Jesus Christ, our great High Priest, never uttered a sinful word. Indeed, his faultless speech was a reflection of His perfect love and sinlessness. Unlike we who are physical and spiritual descendants of Adam, Christ was born without the imputation of Adam’s sin. Though severely tempted by Satan, Christ remained without sin His entire life (Hebrews 4:15). Therefore, Christ not only serves His Church as a perfect example of one who never spoke a sinful word, but more importantly, He serves as a righteous substitute, perfectly obeying the Law with His sinless life and satisfying God’s justice by His sacrificial death on the cross. By grace, through faith, in the person and work of Christ, our sinful words – past, present, and future – are all forgiven. God’s forgiveness and grace, however, do not allow us or free us to continue engaging in sinful and ungodly conversation (I Peter 2:16). On the contrary, God’s grace enables and motivates us to ever increasingly love God and our neighbor, not the least in the manner of our conversation. Here are eleven scriptural exhortations for godly speech:
1. Be quick to hear and slow to speak (James 1:19).
2. Be gentle, not harsh, with your words (Proverbs 15:1, 4).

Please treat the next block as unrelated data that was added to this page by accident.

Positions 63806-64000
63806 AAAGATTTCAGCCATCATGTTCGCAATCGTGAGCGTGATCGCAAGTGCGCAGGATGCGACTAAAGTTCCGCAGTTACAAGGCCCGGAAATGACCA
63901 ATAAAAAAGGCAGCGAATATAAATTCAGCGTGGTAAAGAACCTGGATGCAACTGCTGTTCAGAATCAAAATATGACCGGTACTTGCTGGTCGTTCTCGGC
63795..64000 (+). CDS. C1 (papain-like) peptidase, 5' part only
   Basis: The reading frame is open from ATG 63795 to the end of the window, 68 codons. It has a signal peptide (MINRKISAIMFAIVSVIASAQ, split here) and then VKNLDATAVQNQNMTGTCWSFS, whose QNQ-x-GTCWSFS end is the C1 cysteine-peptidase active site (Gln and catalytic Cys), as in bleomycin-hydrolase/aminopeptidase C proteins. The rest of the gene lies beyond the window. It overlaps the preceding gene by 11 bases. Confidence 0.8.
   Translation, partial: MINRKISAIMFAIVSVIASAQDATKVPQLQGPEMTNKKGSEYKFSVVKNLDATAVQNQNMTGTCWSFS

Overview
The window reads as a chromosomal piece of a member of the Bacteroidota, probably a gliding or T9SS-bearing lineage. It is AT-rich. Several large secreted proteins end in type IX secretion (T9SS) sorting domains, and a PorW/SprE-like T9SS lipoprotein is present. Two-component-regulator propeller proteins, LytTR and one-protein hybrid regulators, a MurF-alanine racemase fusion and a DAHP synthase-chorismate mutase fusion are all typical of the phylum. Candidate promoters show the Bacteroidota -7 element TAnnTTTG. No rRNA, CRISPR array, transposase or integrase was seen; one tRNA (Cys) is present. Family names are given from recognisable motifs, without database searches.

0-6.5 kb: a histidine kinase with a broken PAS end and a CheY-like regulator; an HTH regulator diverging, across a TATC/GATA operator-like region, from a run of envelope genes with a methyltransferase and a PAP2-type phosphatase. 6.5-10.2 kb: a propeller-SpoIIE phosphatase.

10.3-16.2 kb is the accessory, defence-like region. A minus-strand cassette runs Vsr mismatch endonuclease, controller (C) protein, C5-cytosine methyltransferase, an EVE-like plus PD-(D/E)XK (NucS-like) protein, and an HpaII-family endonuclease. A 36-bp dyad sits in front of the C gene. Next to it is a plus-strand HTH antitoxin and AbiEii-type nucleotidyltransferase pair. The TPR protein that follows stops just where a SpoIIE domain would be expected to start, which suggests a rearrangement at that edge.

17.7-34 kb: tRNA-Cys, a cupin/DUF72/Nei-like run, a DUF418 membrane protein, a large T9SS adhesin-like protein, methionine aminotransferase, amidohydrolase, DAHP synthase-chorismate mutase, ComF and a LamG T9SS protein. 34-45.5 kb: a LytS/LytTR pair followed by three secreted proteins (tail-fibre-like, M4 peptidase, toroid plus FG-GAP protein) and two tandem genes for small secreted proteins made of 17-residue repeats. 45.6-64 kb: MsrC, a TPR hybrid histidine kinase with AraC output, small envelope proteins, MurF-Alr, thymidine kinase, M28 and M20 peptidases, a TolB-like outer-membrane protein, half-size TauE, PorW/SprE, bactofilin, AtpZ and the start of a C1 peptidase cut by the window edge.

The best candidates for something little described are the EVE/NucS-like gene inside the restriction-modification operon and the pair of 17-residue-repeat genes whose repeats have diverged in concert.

3. Gain valuable knowledge for the purpose of fostering edifying conversation (Proverbs 10:14; 15:2).
4. Let your words be few, for “when words are many, transgression is not lacking, but whoever restrains his lips is prudent” (Proverbs 10:19).
5. Be intentional about building others up in Christ (Ephesians 4:29).
6. Be honest, speaking the truth in love (Exodus 20:16; Proverbs 12:19, 22; 27:5).
7. Do not actively or passively participate in any form of gossip or slander (II Corinthians 12:20).
8. Speak with humility, letting others “praise you, and not your own mouth; a stranger, and not your own lips” (Proverbs 27:2).
9. Refrain from making empty promises (Matthew 5:37).
10. Seek to bring glory to Christ with all of your conversation. “And whatever you do, in word or deed, do everything in the name of the Lord Jesus, giving thanks to God the Father through him” (Colossians 3:17).
11. Be conscientiously gracious and loving with your speech (Colossians 4:6).
12. Pray every morning and evening that God would grant you the sanctifying grace to employ your words for the blessing of others and the building up of your marriage, your family, your friendships, and most importantly, the body of Christ.
Let me encourage you to take some time this week to re-read this letter, paying careful attention to the Scripture passages cited. Afterwards, think and pray about your use of words, and how your conversation may or may not conform to the truth of God’s written Word concerning godly speech.
Solomon once wrote that the “mouth of the righteous is a fountain of life” (Proverbs 10:11). Beloved Christ Church, as we rest and boast in the finished work of Christ, may our conversation be a “fountain of life” that both glorifies our heavenly Father and edifies those around us.
“However greatly we have failed, we must repent and cultivate a way of speaking which better reflects the holiness of our master.” – Maurice Roberts, The Thought of God.